13 November 2015 | Opinion | By BioSpectrum Bureau
SBV IMPROVER methodology could in theory be applied to any disease area'
SBV IMPROVER project, a crowd-sourcing and collaborative competition for scientific research are new approaches to bring scientists' communities together for a common goal. How did this model evolve and what difference can it make in drug discovery?
The growth of crowd-sourcing and collaborative competition in scientific research has been driven by the desire to ensure credibility, impartiality and the reproducibility of conclusions. There are now many community-based scientific projects, of which SBV IMPROVER is just one 1,2. Others include CASP (Critical Assessment of Protein Structure Prediction), DREAM (Dialogue for Reverse Engineering Assessments and Methods) and BioCreAtIvE (Critical Assessment of Information Extraction Systems in Biology)3-5. Common to all are two underlying principles:
ï€ Assessment of a prediction by an impartial, outside party is a more rigorous model for verification than self-assessment
ï€ Responses of the community to a prediction challenge can build consensus in the community regarding the most constructive methods for the task
In terms of drug discovery, the applications of crowd-souring and collaborative competition are many. In the case of SBV IMPROVER, our first challenge - the Diagnostic Signature Challenge - invited participants to identify new biomarkers across four distinct disease areas, many of which have the potential to be targets for new therapeutic interventions.
Our most recent challenge meanwhile - the Network Verification Challenge - seeks to build comprehensive models of biological networks that are relevant to respiratory disease. It is hoped that these models will assist in the identification of clinical relevant biomarkers of disease and provide a framework within which the mechanistic action of new drug compounds can be tested.
What is the role of scientists in Asia in SBV IMPROVER project? How can they contribute in and benefit from this project?
SBV IMPROVER is a global initiative which is relevant to scientists in all geographies. Our latest challenge attracted participants from 26 countries. We are present at International Conference on Systems Biology in Singapore (23-26 November) which is a gateway to meet more scientists from Asia.
The benefits of participation in SBV IMPROVER are many, but they include peer-recognition, publication opportunities and engagement with leading systems biology experts from around the world. To take part in an SBV IMPROVER challenge is to be part of a pioneering community that is driving innovation and working together to improve how scientific research is conducted and verified.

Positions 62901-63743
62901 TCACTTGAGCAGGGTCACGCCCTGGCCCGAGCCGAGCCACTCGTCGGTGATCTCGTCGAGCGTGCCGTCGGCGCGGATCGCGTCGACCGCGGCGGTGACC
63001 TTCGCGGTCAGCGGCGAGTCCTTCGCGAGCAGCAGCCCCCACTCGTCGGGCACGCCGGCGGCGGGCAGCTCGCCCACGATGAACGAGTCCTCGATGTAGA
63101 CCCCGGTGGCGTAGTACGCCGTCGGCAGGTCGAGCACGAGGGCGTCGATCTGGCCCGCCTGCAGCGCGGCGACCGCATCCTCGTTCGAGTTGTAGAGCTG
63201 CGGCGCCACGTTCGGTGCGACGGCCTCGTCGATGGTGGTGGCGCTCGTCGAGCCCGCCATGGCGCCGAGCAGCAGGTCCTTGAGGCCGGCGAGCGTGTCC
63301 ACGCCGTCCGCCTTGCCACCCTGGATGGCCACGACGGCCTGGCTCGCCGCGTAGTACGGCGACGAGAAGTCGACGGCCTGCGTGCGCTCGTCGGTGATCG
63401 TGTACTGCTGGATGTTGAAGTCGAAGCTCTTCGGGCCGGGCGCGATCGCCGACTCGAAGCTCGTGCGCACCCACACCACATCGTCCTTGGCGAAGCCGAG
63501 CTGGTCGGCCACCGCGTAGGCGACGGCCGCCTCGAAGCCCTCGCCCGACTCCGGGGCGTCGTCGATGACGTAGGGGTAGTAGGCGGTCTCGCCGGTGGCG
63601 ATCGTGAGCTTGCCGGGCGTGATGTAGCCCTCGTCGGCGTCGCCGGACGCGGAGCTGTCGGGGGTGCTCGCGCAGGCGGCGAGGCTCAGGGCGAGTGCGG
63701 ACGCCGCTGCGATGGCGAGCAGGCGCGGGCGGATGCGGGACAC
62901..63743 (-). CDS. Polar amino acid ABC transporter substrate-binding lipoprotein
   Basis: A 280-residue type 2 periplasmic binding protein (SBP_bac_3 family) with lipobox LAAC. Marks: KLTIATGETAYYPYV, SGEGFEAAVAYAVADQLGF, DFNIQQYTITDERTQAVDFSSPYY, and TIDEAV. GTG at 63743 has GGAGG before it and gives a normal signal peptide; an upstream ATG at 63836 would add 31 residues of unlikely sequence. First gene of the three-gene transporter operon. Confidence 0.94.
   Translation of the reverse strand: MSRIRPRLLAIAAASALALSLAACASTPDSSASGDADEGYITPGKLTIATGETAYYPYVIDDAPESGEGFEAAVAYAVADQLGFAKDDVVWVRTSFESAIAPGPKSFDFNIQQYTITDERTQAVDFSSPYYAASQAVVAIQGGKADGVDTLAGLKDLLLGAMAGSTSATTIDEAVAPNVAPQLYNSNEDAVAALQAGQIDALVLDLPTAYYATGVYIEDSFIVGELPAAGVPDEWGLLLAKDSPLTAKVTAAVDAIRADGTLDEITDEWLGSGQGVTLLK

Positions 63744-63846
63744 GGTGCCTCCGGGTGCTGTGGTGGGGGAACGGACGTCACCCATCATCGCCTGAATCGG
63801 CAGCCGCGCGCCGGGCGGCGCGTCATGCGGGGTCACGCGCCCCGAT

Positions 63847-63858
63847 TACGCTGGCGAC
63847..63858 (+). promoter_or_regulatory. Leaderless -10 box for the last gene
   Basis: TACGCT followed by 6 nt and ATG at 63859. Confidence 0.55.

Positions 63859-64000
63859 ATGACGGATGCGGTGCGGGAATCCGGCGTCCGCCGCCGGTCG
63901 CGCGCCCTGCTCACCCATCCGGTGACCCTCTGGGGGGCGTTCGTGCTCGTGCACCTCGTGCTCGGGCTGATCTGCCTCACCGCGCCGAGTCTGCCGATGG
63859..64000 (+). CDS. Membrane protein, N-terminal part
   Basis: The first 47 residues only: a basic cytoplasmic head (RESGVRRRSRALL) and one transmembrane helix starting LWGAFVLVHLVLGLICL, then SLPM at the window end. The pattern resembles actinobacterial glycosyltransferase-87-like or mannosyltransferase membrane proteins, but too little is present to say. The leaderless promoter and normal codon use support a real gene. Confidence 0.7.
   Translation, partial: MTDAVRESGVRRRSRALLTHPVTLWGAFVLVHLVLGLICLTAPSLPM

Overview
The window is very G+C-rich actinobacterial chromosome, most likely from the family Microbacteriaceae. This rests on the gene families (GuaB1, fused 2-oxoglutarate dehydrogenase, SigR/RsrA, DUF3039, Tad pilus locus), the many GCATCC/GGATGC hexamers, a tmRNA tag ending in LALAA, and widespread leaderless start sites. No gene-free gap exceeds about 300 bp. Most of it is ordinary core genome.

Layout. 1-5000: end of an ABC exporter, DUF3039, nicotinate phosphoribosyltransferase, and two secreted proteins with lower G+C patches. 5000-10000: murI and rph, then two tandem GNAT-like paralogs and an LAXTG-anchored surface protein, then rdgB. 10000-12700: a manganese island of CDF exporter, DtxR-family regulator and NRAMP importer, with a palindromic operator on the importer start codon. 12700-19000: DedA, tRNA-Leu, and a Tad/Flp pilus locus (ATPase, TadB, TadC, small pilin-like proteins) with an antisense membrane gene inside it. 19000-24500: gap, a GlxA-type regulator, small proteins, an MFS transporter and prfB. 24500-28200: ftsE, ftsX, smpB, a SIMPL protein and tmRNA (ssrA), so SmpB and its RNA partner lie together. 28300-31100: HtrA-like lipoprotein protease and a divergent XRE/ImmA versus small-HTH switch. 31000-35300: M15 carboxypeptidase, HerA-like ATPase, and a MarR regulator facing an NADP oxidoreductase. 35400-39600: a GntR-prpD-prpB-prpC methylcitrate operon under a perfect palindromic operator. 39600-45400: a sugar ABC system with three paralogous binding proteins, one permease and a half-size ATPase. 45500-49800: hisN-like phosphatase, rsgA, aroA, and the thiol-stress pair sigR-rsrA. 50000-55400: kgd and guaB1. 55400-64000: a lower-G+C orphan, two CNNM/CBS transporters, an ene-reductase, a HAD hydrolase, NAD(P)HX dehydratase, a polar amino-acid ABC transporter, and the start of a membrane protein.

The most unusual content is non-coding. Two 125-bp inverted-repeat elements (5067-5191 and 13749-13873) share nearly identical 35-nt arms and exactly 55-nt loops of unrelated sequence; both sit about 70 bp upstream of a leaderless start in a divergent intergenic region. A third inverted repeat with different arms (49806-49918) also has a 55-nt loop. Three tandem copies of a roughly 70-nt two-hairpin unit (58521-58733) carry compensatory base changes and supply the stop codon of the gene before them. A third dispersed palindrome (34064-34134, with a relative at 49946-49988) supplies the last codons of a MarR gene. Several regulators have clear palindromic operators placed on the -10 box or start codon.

What is the funding model of the SBV IMPROVER project?
SBV IMPROVER is a collaborative effort led and funded by Philip Morris International (PMI) Research and Development. The development of the initiative is itself a major challenge which requires the participation of many experts from academia, industry and other interested fields. Importantly, as the SBV IMPROVER crowd continues to grow, the scientific value of the project also increases.
What are the disease areas that the project is focusing on?
Different SBV IMPROVER challenges have focussed on different disease area. The Diagnostic Signature Challenge focussed on psoriasis, multiple sclerosis, chronic obstructive pulmonary disease and lung cancer. The Network Verification Challenge is focussing on biological networks that are relevant to respiratory disease, although some of these networks also play a role in other diseases.
The SBV IMPROVER methodology could in theory be applied to any disease area, in fact any scientific area that requires a more meaningful analysis of data.
How can the outcomes of the challenges be incorporated into global drug research programs?
Challenge participants are often attracted to SBV IMPROVER in order to apply the project's methodologies and findings to their own specialist areas. This is happening in fields as diverse as arthritis, renal disease and pregnancy. The output of the Network Verification Challenge has further been used as an input to the BioCreAtIvE challenge5, which is designed to evaluate text-mining and information extraction systems applied to the biological domain. For PMI, it is hoped that the networks being produced in the Network Verification Challenge will provide a valuable tool in the assessment of an innovative portfolio of reduced-risk alternatives to conventional cigarettes for adult smokers.
What should be the approach of scientists and pharmaceutical companies to enhance drug discovery and bring new drugs in the pipeline?
The potential of systems biology to enhance and expedite the drug discovery and development process is highly significant. We hope that through initiatives like SBV IMPROVER the scientific community will continue to learn about systems biology and begin to use some of the techniques we are exploring to refine Research and Development, particularly in pre-clinical and safety toxicology.